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A Kulture Walk with Kumar

By April 29, 2020Articles, Interviews

Grammy Nominated Singer/Songwriter Releases Solo Album

Interview By Shelah Moody

Straight out of St. Elizabeth, Jamaica, vocalist Kumar Bent is gearing up to make a huge impact with his first solo album, “Kulture Walk,” releasing May 1st . 

     In the midst of the Coronavirus Pandemic, the former Raging Fyah frontman and his family are sheltering in place at home. On lockdown since March, Kumar’s spirits were high, despite social distancing measures in Jamaica and not being able to travel.

     The Grammy nominated singer/songwriter/musician, known for his ebullient tenor, spoke of enjoying life’s simple pleasures, such as jogging, bike riding and quality time and meaningful discussions  with his wife and son.

        On “Kulture Walk,” Kumar draws from the slave experience, gospel and roots reggae traditions and demonstrates perfect mastery and understanding of the blues idiom. In this writer’s opinion, “Kulture Walk,” is definitely a Grammy contender for Best Reggae Album of 2020. 

Here is our recent conversation.

Island Stage: What inspired you to name your new album; “Kulture Walk?”

“Kulture Walk is a concept that was born out of constant searching and constant innovation and constantly traveling and visiting countries such as Indonesia and Mauritius. I really did some traveling and had some experiences in the last year and a half. I gained some experience and made some friends along the way and I made more music. I think that’s what came out in my new album, “Kulture Walk.”

IS: The video for your first single,  “Remember Me” is beautiful. What inspired that track?

I had many concepts for this video, in terms of what to show people. In the end, sometimes I think it’s best to just be very simple with what you’re trying to do. I was in my hometown, St. Elizabeth, Jamaica, and thought, let me just see if I can come up with something that works for my community. I wanted to showcase some of the people here and the town and the scenery. I think it was significant in getting a visual for the song, which was produced by J. Morrison, aka Weekday. We both worked together on that track trying to get the best sound. That song has been in my head for the last year and I’ve been performing it with my band when I traveled to places like Mauritius. It’s been a part of my journey. Having a music video for “Remember Me” and releasing it as the first single was a no- brainer, even before I had the rest of the songs figured out. I think it happened at the right time. Now is a good time for people to actually check the lyrics of that song.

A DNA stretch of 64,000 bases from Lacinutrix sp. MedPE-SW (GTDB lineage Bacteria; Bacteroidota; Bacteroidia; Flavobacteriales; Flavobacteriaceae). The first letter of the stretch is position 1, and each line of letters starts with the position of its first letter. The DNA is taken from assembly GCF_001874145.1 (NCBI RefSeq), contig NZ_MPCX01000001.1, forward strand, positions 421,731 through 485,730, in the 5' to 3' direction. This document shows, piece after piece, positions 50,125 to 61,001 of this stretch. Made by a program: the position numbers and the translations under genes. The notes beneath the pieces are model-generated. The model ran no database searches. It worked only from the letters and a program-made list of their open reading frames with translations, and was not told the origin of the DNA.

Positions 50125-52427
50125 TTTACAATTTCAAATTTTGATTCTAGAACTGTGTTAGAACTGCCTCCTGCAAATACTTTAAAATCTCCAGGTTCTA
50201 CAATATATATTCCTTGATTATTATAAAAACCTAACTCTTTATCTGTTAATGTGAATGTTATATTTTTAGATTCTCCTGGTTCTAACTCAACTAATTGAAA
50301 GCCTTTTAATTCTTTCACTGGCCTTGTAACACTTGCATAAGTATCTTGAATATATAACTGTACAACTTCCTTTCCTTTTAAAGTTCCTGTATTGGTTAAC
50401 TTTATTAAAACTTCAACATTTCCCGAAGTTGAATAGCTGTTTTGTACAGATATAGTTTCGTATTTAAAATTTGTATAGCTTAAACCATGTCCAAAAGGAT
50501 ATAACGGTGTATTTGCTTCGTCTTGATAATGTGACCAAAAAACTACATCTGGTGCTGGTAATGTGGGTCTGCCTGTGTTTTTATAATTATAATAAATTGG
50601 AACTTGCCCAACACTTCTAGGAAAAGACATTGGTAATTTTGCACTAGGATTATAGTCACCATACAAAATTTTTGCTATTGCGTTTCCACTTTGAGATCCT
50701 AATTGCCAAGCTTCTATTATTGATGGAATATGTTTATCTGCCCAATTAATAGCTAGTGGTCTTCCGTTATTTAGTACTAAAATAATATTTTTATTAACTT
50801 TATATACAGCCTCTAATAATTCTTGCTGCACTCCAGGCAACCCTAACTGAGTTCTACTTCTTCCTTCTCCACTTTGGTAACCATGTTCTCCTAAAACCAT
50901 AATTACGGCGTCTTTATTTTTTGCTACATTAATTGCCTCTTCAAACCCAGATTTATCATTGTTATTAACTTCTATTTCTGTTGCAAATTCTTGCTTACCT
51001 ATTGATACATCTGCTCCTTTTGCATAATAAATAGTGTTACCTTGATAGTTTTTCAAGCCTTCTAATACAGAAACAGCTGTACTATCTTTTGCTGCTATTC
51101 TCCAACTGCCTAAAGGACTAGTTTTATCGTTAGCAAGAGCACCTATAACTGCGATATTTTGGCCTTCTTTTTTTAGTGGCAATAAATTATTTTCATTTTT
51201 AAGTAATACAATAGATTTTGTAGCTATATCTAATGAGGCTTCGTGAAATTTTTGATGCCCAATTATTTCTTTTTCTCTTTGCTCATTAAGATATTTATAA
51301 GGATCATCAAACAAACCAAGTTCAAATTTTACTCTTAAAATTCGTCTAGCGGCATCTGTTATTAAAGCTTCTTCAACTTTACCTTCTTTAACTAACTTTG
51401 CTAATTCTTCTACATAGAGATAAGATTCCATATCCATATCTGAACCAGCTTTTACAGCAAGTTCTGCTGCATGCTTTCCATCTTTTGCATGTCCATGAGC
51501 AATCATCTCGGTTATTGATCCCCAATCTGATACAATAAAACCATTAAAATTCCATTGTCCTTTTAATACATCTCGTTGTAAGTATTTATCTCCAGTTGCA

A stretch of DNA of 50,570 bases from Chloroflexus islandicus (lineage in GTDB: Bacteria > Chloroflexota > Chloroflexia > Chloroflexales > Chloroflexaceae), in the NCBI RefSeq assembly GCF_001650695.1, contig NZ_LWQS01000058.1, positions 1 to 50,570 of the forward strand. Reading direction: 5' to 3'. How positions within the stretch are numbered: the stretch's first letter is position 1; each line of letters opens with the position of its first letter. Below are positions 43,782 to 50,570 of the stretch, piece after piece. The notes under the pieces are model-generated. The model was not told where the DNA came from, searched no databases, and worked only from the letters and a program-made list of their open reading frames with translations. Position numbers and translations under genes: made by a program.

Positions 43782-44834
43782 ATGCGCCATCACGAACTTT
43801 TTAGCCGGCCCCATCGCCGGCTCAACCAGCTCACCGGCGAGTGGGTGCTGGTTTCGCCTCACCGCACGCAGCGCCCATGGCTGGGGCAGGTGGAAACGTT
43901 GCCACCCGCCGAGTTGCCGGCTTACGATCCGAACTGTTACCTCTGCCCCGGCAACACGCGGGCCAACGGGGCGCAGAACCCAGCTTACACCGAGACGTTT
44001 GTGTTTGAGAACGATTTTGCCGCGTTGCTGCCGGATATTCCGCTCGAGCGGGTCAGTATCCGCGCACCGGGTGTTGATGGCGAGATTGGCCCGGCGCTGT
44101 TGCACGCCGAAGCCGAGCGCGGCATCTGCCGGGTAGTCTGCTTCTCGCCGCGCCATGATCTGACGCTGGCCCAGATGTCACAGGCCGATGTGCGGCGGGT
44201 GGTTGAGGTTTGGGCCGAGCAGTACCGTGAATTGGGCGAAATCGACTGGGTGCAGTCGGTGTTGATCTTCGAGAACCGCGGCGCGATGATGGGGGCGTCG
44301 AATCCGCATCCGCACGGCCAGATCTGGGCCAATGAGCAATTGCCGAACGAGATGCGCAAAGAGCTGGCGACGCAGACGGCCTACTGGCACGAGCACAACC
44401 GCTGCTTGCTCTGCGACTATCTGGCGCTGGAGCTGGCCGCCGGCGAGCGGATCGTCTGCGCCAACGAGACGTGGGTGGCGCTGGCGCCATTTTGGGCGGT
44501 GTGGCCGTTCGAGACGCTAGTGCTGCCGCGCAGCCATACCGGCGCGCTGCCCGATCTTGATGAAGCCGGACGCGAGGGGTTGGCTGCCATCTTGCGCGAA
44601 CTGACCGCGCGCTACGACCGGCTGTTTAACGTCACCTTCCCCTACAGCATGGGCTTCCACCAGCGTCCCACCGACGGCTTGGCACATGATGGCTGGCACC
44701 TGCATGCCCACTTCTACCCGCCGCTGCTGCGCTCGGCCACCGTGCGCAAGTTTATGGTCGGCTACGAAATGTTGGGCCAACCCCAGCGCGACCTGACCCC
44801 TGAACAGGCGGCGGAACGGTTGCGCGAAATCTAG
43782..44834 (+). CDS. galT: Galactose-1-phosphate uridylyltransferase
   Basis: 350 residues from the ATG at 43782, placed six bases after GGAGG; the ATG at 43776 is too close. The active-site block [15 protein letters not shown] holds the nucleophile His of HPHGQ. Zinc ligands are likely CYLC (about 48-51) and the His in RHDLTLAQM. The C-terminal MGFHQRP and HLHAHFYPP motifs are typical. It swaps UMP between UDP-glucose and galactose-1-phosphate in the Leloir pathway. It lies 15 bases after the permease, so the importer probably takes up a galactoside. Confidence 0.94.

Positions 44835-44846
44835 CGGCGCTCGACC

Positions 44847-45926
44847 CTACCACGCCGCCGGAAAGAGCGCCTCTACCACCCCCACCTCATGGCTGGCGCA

Photo by: Landa Panders

IS: Tell us more about the town you grew up in, St. Elizabeth.

Well, I grew up in a small farming community, you know. It’s actually on top of the Santa Cruz mountains. My community is called Bellevue; the Bellevue district. The surrounding communities are Top Hill and Treasure Beach; everything is within a 10 minute drive. You have Monrovia, which is the home of Bethlehem Monrovia’s  College. Most of these communities have European names as well because of slavery times.  St. Elizabeth in itself is a parish that has history; it was regarded highly by the queen of England; it’s named after her. It was a parish known for a lot of rich farmers and a lot of land. Nowadays, it’s really about farming; it’s the bread basket of Jamaica, because it is where most of your (vegetables), everything that people use for their pots mostly comes from St. Elizabeth. By profession, My dad and mom are teachers, but my dad still plants corn and carrots; he still farms. Sometimes we sell and sometimes we don’t sell. Even now, we have carrots and pumpkin and tomatoes and we make quick drives to Kingston to deliver to our friends. Having a farm taught me a lot about independence growing up, but I really wanted to shape my culture because of the world view I had. I had to travel, I had to go out, unlike my dad, who does not do a lot of traveling, I had to go out and see what the world was like in terms of other cultures and music. It has helped me with the understanding that I have. This is what is coming out in my music now: growth. 

IS: Another lyrically potent track on the album is “Dry Bones.” Tell us about that one.